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article imageFears over twin of collapsed Genoa bridge in Venezuela

By AFP     Aug 16, 2018 in World

Venezuelans are concerned over the safety of a "twin" viaduct of the collapsed Morandi bridge in Genoa, Italy, after a fire on the concrete structure caused a major blackout.

The 8.6 kilometer (five mile) General Rafael Urdaneta viaduct links second city Maracaibo with the rest of Venezuela.

Designed by Italian structural engineer Riccardo Morandi, it predates by five years his 1967 bridge in Genoa that collapsed this week causing the death of 39 people.

Experts are preparing a report on the condition of the Venezuelan structure following the fire last Friday which destroyed an electricity transformer, forcing the closure of the bridge and leaving millions without power for several days.

Marcelo Monot, former director of a private engineering company in the surrounding state of Zulia, said no maintenance had been carried out on the viaduct's reinforced-concrete piers for more than two decades.

Also, "the weighing system has not worked for years, so it is not calculating the weight of the cargo vehicles, which represents a risk," he said.

Experts from the University of Zulia, as well as engineering and construction specialists, are preparing a report on the condition of the bridge.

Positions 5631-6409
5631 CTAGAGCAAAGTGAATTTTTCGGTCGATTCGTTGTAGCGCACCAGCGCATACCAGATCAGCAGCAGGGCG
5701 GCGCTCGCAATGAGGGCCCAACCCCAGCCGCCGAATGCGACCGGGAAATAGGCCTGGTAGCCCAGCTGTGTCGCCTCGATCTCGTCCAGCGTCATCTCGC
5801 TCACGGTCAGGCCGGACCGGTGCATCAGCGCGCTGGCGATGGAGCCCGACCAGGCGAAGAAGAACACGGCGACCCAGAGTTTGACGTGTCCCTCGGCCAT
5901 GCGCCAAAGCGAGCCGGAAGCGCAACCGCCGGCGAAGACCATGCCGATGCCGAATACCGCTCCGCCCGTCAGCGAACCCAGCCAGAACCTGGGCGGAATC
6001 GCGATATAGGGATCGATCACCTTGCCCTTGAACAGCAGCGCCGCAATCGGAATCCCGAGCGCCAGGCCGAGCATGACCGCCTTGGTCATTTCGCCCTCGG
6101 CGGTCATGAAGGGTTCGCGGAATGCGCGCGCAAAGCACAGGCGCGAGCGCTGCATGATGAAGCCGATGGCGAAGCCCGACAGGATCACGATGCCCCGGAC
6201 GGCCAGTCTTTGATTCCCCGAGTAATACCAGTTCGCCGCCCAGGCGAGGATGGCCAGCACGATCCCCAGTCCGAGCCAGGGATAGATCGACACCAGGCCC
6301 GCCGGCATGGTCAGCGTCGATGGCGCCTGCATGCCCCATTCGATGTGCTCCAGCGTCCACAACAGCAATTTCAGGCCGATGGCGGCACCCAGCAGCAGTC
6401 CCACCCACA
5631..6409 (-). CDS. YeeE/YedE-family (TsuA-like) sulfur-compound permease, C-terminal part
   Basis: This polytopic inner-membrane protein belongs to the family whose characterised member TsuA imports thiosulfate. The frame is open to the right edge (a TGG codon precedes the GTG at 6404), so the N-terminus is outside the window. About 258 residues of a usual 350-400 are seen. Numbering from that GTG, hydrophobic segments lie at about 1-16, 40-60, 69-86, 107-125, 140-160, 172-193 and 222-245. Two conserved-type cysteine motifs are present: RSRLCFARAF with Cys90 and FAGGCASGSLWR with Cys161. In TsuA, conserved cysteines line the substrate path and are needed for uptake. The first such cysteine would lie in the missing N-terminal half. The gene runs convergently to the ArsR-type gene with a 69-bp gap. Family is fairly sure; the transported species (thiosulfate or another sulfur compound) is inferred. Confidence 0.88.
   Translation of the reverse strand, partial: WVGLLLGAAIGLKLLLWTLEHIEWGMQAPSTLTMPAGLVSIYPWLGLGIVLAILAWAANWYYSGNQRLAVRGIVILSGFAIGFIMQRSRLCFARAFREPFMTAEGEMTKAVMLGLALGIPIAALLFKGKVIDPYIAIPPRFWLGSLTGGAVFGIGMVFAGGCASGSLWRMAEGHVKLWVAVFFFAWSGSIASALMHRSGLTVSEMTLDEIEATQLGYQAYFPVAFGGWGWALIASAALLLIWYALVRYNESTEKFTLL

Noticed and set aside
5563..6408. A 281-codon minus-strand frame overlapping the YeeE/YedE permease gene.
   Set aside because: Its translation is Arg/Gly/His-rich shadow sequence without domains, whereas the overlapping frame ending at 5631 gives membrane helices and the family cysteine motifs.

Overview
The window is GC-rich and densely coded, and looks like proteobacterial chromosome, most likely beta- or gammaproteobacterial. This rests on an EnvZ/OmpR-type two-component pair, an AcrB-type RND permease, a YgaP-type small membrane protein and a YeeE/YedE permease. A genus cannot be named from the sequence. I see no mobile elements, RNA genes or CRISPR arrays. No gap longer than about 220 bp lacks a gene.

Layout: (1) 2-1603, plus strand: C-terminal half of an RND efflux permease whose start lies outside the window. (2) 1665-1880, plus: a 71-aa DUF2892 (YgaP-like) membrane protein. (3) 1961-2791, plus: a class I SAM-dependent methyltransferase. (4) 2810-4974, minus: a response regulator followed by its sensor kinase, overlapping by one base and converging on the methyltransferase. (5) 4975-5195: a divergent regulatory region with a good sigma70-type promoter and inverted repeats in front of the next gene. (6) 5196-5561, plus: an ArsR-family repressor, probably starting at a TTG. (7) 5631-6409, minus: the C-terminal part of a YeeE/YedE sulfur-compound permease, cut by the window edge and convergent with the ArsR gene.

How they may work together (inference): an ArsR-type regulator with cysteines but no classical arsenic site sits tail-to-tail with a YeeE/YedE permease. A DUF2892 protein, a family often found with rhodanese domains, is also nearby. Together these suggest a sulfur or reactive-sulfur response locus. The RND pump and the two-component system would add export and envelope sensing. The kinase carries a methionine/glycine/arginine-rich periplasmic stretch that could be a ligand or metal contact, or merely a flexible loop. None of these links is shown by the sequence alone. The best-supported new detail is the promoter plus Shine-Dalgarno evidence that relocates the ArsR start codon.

"We will not issue any irresponsible diagnosis ... or fall into sensationalism," Enrique Ferrer, president of the Chamber of Construction, told AFP.

- Crumbling infrastructure -

He said the report would seek to "calm the population" about the 56-year-old viaduct's condition.

The General Rafael Urdaneta viaduct links second city Maracaibo with the rest of Venezuela
The General Rafael Urdaneta viaduct links second city Maracaibo with the rest of Venezuela
Federico PARRA, AFP/File

Venezuelans have long been concerned about the country's crumbling infrastructure after a slump in oil-prices coupled with corruption and mismanagement brought the economy to a standstill, causing chronic food and medicine shortages.

The Maracaibo bridge, inaugurated in 1962, remained closed between Friday and Monday and was only partially re-opened by Wednesday.

The incident heightened concerns over the structural integrity of the bridge and left the surrounding Maracaibo and San Francisco areas, home to four million people, without power for several days.

The government claimed the fire was caused by sabotage, a recurrent explanation offered for the repeated failures of an electricity grid ravaged by lack of maintenance and spare parts.

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